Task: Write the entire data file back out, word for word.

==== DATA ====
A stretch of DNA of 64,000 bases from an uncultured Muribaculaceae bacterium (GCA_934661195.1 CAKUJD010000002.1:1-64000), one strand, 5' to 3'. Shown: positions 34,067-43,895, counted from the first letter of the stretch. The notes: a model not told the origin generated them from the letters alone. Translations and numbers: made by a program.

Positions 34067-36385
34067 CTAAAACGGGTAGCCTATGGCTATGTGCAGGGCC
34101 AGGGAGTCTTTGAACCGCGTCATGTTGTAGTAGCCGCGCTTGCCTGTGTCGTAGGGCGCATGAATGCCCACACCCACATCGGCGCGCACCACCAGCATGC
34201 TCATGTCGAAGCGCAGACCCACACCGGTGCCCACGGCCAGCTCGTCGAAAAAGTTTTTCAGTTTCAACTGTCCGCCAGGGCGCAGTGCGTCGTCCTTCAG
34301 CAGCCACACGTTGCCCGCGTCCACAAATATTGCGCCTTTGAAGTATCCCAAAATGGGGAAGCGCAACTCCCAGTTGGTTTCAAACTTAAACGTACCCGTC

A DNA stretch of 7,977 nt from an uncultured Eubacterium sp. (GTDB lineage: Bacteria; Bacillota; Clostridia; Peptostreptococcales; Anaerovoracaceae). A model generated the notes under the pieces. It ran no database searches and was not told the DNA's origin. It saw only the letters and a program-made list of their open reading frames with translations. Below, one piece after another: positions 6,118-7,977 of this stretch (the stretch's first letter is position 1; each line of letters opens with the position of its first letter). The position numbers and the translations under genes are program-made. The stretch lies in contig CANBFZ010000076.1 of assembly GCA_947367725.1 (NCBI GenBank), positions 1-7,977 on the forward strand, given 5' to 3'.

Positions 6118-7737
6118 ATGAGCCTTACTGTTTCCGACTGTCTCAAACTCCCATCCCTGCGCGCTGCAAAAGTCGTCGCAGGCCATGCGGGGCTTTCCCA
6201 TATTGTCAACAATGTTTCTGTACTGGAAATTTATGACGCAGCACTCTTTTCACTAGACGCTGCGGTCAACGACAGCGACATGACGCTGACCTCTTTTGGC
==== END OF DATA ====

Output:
A stretch of DNA of 64,000 bases from an uncultured Muribaculaceae bacterium (GCA_934661195.1 CAKUJD010000002.1:1-64000), one strand, 5' to 3'. Shown: positions 34,067-43,895, counted from the first letter of the stretch. The notes: a model not told the origin generated them from the letters alone. Translations and numbers: made by a program.

Positions 34067-36385
34067 CTAAAACGGGTAGCCTATGGCTATGTGCAGGGCC
34101 AGGGAGTCTTTGAACCGCGTCATGTTGTAGTAGCCGCGCTTGCCTGTGTCGTAGGGCGCATGAATGCCCACACCCACATCGGCGCGCACCACCAGCATGC
34201 TCATGTCGAAGCGCAGACCCACACCGGTGCCCACGGCCAGCTCGTCGAAAAAGTTTTTCAGTTTCAACTGTCCGCCAGGGCGCAGTGCGTCGTCCTTCAG
34301 CAGCCACACGTTGCCCGCGTCCACAAATATTGCGCCTTTGAAGTATCCCAAAATGGGGAAGCGCAACTCCCAGTTGGTTTCAAACTTAAACGTACCCGTC

A DNA stretch of 7,977 nt from an uncultured Eubacterium sp. (GTDB lineage: Bacteria; Bacillota; Clostridia; Peptostreptococcales; Anaerovoracaceae). A model generated the notes under the pieces. It ran no database searches and was not told the DNA's origin. It saw only the letters and a program-made list of their open reading frames with translations. Below, one piece after another: positions 6,118-7,977 of this stretch (the stretch's first letter is position 1; each line of letters opens with the position of its first letter). The position numbers and the translations under genes are program-made. The stretch lies in contig CANBFZ010000076.1 of assembly GCA_947367725.1 (NCBI GenBank), positions 1-7,977 on the forward strand, given 5' to 3'.

Positions 6118-7737
6118 ATGAGCCTTACTGTTTCCGACTGTCTCAAACTCCCATCCCTGCGCGCTGCAAAAGTCGTCGCAGGCCATGCGGGGCTTTCCCA
6201 TATTGTCAACAATGTTTCTGTACTGGAAATTTATGACGCAGCACTCTTTTCACTAGACGCTGCGGTCAACGACAGCGACATGACGCTGACCTCTTTTGGC